If UKIP are genuinely serious about leaving the EU they need to set out the stall and prove this. Keep in mind the SNP had been in power in Scotland for several years and had made a reasonable attempt to present the case for independence – and they still lost! UKIP by contrast have a policy founded on myth, prejudice and fantasy strung together on the back of several packets of pork scratchings. Even the Tories were pissing themselves laughing at the UKIP manifesto launch a few weeks back (UKIP seemed to think they’ll get an extra 18 Billion a year in tax, which is somewhat at odds with economic predictions suggesting Brexit would result in a drop of 2.2 to 9.5% of GDP!).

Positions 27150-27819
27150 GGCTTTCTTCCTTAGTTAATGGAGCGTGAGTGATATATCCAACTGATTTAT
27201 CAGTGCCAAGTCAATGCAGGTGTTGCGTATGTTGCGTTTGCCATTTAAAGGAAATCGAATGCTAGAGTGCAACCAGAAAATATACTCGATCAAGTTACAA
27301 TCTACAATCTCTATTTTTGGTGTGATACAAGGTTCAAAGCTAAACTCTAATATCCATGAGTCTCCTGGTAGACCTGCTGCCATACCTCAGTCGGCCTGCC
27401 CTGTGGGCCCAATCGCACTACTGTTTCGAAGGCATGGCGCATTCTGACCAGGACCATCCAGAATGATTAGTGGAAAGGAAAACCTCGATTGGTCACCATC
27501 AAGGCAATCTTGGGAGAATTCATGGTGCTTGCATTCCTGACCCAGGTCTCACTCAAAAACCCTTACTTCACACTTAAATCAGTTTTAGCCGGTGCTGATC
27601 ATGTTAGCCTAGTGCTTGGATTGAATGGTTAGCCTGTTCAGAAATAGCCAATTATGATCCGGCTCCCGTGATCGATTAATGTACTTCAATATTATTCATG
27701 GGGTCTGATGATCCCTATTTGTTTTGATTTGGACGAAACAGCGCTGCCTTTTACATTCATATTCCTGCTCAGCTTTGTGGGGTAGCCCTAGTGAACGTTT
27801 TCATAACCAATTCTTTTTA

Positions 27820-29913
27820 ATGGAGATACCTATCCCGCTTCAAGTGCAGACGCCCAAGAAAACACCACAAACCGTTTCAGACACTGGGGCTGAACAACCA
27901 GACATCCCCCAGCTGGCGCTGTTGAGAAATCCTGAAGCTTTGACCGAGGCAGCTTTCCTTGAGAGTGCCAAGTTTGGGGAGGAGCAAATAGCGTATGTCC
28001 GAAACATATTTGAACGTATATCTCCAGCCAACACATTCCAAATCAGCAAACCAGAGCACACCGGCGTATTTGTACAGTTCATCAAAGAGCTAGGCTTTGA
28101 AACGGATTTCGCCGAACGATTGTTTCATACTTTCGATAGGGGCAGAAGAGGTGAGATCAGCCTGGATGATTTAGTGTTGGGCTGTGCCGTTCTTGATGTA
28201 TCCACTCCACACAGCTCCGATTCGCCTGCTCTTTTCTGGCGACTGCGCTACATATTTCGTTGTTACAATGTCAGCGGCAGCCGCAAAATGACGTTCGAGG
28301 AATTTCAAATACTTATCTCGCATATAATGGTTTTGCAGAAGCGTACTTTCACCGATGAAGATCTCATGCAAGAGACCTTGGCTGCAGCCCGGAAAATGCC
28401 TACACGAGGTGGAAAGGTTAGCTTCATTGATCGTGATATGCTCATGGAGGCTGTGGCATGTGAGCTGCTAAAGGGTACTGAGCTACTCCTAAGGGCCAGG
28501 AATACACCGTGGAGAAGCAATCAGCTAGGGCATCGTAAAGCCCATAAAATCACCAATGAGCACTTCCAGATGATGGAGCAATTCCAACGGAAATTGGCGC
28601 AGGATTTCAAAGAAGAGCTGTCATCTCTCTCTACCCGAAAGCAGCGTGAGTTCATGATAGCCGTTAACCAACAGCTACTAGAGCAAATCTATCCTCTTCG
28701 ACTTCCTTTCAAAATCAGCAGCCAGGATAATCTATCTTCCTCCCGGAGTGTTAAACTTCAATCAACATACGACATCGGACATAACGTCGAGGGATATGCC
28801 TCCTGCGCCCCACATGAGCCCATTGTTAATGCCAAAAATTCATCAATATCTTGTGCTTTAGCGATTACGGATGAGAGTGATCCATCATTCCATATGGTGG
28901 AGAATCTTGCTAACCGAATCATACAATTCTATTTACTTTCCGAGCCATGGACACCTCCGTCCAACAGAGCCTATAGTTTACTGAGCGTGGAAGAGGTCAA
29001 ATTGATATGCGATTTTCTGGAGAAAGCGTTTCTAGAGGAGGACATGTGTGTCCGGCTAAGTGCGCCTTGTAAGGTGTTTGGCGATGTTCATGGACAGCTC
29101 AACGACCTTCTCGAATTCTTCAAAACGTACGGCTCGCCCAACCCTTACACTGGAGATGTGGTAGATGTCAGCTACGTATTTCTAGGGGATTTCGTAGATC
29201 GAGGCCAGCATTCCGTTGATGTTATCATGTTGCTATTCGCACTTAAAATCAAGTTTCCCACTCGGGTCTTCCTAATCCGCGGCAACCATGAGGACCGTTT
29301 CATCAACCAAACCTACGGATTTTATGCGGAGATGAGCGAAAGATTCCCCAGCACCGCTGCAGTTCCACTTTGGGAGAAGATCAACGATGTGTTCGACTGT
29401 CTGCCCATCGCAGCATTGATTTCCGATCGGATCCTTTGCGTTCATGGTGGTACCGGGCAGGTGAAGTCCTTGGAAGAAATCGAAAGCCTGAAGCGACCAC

So what happens if UKIP lose a referendum? Well no doubt they’ll go off in a huff, accusing their Tory coalition partners of undermining them, likely leading to a collapse of the next government, an early election and probably a labour government by 2017…with Alan Johnson in charge!

And if UKIP do get their way and the UK does vote to leave? Well there will be negative economic consequences. And that means a lot of people in the UK loosing their jobs, life savings and home. Now even if you believed UKIP’s crack smoking lunacy propaganda that this will be “short term pain for long term gain” its unlikely things will have recovered by the next election in 2020. Plus they and the Tories will be going in with the label “the party that broke the UK” (after Scotland and NI leaves). So the changes are in 2020 labour wins, via the backing of several smaller left wing parties, and all UKIP will have succeeded in doing is made “really red” Ken :> PM!